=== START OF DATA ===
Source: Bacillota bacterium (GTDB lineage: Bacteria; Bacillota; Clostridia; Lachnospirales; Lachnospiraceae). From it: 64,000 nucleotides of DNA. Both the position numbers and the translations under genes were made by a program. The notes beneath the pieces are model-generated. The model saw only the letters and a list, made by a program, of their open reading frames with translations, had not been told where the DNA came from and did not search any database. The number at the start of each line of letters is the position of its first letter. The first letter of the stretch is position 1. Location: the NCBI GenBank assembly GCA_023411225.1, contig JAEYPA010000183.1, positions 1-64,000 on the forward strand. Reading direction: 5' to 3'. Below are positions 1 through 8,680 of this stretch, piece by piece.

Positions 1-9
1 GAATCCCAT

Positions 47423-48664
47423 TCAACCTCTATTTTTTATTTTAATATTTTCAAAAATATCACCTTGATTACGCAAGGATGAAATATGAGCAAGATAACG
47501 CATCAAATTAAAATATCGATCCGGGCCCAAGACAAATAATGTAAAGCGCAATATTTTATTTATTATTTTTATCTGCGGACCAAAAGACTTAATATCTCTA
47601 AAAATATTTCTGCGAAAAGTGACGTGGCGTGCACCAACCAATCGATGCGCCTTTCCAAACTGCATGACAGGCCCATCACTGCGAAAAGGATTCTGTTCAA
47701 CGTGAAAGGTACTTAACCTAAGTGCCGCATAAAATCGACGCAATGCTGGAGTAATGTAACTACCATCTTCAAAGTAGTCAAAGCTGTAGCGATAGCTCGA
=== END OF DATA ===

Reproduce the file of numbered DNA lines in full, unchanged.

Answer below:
Source: Bacillota bacterium (GTDB lineage: Bacteria; Bacillota; Clostridia; Lachnospirales; Lachnospiraceae). From it: 64,000 nucleotides of DNA. Both the position numbers and the translations under genes were made by a program. The notes beneath the pieces are model-generated. The model saw only the letters and a list, made by a program, of their open reading frames with translations, had not been told where the DNA came from and did not search any database. The number at the start of each line of letters is the position of its first letter. The first letter of the stretch is position 1. Location: the NCBI GenBank assembly GCA_023411225.1, contig JAEYPA010000183.1, positions 1-64,000 on the forward strand. Reading direction: 5' to 3'. Below are positions 1 through 8,680 of this stretch, piece by piece.

Positions 1-9
1 GAATCCCAT

Positions 47423-48664
47423 TCAACCTCTATTTTTTATTTTAATATTTTCAAAAATATCACCTTGATTACGCAAGGATGAAATATGAGCAAGATAACG
47501 CATCAAATTAAAATATCGATCCGGGCCCAAGACAAATAATGTAAAGCGCAATATTTTATTTATTATTTTTATCTGCGGACCAAAAGACTTAATATCTCTA
47601 AAAATATTTCTGCGAAAAGTGACGTGGCGTGCACCAACCAATCGATGCGCCTTTCCAAACTGCATGACAGGCCCATCACTGCGAAAAGGATTCTGTTCAA
47701 CGTGAAAGGTACTTAACCTAAGTGCCGCATAAAATCGACGCAATGCTGGAGTAATGTAACTACCATCTTCAAAGTAGTCAAAGCTGTAGCGATAGCTCGA